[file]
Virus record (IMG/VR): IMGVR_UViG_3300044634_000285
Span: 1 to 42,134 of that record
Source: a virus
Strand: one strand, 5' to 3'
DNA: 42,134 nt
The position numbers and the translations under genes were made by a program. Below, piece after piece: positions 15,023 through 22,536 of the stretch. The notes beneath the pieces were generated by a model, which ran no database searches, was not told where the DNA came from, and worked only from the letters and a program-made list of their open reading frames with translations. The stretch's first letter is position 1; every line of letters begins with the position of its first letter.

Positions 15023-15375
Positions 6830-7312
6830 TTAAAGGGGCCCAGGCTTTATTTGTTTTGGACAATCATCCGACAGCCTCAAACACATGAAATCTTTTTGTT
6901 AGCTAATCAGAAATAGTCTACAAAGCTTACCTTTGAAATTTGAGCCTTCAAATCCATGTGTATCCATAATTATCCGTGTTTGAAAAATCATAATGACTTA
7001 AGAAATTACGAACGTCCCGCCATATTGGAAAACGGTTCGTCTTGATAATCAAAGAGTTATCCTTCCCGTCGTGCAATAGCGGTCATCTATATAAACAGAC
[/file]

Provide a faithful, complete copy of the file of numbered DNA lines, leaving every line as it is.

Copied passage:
Virus record (IMG/VR): IMGVR_UViG_3300044634_000285
Span: 1 to 42,134 of that record
Source: a virus
Strand: one strand, 5' to 3'
DNA: 42,134 nt
The position numbers and the translations under genes were made by a program. Below, piece after piece: positions 15,023 through 22,536 of the stretch. The notes beneath the pieces were generated by a model, which ran no database searches, was not told where the DNA came from, and worked only from the letters and a program-made list of their open reading frames with translations. The stretch's first letter is position 1; every line of letters begins with the position of its first letter.

Positions 15023-15375
Positions 6830-7312
6830 TTAAAGGGGCCCAGGCTTTATTTGTTTTGGACAATCATCCGACAGCCTCAAACACATGAAATCTTTTTGTT
6901 AGCTAATCAGAAATAGTCTACAAAGCTTACCTTTGAAATTTGAGCCTTCAAATCCATGTGTATCCATAATTATCCGTGTTTGAAAAATCATAATGACTTA
7001 AGAAATTACGAACGTCCCGCCATATTGGAAAACGGTTCGTCTTGATAATCAAAGAGTTATCCTTCCCGTCGTGCAATAGCGGTCATCTATATAAACAGAC